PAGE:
Every year, there are indie films that, for a variety of budgetary or distributive constraints, struggle to find their audience or go unseen by many. As someone who writes about movies, I want to make a significant effort in spreading the word about smaller films that aren’t necessarily on everyone’s radar. And today, that film is Wild Rose, an often familiar and undeniably moving story about a Scottish woman with dreams of being a country singer, elevated by a trailblazing performance from Jessie Buckley.
Buckley stars as Rose-Lynn, who we first meet on her way out of prison. She returns home to her two young children, who have been raised by Rose-Lynn’s mother, Marion (Julie Walters), in the meantime. Her relationships with her kids and her mother are rocky, with her passion for singing country music being the only steady and stable part of her life.
In an effort to start anew, Rose-Lynn gets a job as a maid for an upper-class family. The mother, Susannah (Sophie Okonedo), takes a liking to Rose-Lynn, and when she learns of her dream of country singer stardom, is eager to give her the connections she needs to make her voice heard in the industry. And thus, Rose-Lynn must struggle with the responsibility of single motherhood as she attempts to chase her dream.
If I were to make a list of reasons to go see Wild Rose, the top three reasons would be Jessie Buckley, Jessie Buckley, and Jessie Buckley. She is that good, carrying us through both the familiar and fresh narrative beats with a rawness and authenticity that only the best talent can pull off. She conveys every moment of inner turmoil, every moment of passion and excitement, every potent lyric so clearly and effectively.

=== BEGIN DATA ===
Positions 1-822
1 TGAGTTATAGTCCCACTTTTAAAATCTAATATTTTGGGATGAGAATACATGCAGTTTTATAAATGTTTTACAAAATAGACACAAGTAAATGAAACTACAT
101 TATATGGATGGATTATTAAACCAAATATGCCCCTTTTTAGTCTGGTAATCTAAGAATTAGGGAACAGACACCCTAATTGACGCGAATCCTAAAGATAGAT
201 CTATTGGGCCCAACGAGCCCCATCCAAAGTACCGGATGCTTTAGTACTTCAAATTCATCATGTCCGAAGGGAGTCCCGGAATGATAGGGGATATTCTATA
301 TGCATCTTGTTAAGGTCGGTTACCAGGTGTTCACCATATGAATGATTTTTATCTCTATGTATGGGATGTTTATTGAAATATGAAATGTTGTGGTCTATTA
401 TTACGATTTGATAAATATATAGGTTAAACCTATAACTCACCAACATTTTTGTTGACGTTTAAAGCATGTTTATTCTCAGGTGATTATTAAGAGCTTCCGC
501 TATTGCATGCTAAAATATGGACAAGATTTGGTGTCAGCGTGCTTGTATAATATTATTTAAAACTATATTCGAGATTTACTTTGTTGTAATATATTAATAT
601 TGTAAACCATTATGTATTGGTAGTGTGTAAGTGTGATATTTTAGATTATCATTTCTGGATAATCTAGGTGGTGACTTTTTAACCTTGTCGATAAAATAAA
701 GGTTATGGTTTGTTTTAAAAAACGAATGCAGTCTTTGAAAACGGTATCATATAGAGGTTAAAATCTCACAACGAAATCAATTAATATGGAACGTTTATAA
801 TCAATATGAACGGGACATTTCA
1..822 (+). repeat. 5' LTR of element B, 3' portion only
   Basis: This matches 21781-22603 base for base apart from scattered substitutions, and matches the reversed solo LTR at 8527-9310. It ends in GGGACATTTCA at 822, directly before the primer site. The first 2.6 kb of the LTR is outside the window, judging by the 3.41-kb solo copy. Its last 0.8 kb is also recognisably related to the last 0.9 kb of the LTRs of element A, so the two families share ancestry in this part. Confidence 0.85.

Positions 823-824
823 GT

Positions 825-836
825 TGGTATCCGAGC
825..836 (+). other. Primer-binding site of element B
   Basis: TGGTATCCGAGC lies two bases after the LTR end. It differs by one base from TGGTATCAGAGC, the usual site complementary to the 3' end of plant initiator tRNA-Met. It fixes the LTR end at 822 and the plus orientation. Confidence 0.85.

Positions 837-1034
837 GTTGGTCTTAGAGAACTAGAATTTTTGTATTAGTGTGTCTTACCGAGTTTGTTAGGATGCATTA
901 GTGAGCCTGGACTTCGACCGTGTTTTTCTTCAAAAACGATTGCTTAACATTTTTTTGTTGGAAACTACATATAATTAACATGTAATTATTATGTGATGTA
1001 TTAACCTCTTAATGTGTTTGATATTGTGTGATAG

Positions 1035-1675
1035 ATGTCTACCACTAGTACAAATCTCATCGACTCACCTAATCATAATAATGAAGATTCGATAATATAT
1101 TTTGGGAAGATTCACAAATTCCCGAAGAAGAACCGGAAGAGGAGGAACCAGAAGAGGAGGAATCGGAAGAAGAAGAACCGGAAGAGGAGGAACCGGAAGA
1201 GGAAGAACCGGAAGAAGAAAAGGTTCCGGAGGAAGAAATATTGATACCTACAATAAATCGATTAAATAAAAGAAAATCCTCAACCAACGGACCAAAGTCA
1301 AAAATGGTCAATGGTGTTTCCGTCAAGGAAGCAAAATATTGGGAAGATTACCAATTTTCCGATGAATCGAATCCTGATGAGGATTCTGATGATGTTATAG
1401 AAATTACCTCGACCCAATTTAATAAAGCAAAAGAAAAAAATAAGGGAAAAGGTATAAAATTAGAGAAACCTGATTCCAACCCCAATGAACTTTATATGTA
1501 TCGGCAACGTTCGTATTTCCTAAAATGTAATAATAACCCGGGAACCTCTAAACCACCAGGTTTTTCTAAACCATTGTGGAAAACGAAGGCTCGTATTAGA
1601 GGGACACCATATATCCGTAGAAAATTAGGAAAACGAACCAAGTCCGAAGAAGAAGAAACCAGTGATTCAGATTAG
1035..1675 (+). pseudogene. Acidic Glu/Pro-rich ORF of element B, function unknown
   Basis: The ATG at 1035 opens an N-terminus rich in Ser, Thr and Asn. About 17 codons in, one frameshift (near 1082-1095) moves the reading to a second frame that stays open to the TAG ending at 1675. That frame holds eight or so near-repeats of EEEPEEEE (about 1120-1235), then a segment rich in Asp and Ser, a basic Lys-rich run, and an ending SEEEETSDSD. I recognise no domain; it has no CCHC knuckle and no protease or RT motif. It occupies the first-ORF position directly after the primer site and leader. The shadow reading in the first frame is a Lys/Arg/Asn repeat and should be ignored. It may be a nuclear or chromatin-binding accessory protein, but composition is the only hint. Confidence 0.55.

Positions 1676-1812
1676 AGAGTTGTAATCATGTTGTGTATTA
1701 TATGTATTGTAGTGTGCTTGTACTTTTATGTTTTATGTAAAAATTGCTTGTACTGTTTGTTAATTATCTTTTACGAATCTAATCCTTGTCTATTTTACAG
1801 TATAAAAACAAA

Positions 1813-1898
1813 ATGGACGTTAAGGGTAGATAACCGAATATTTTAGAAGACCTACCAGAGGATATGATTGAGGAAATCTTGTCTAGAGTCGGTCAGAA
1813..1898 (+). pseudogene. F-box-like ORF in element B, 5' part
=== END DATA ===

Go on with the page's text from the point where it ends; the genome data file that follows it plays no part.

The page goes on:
And on top of all that, she is a hell of a singer. It’s the type of performance that serves as a catalyst for a promising future in film, and I can only imagine that Jessie Buckley will become a much more well-known name in the coming years.
Julie Walters also provides reliably great supporting work, creating a pure mother-daughter relationship with Buckley that feels as honest in its inherent conflict as it does in its love. A scene late in the film, where Marion reveals to Rose-Lynn how becoming her mother affected her ambitions, is one of many examples in Wild Rose where a scene that may feel cliché can be sculpted by sheer acting prowess into something fresh that still hits the emotional target you expect it to.
A lot of Wild Rose does feel like well-trodden territory, but Nicole Taylor’s screenplay and Tom Harper’s direction have such a firm grasp of their protagonist that they are able to effortlessly bring you along through Rose-Lynn’s familiar journey.
The cinematography and excellent use of color provide a vivid sense of place, and they are able to visually evoke the cultural differences between Rose-Lynn’s hometown of Glasgow and Nashville, the country music capital of the world.
Wild Rose doesn’t do much to transcend the formula it follows, but Jessie Buckley’s incomparable spark lights up the screen and breathes new life into the genre. Even as I felt I knew where it was going, it still worked on me and I still welled up by the end. It’s the best type of bittersweet crowd-pleaser, and one I really hope finds its audience.
Definitely seek this one out when it finds its way into theaters this month.
Wild Rose is rated R and goes into limited release this Friday, and opens wide to theaters on June 28. All images courtesy of NEON films.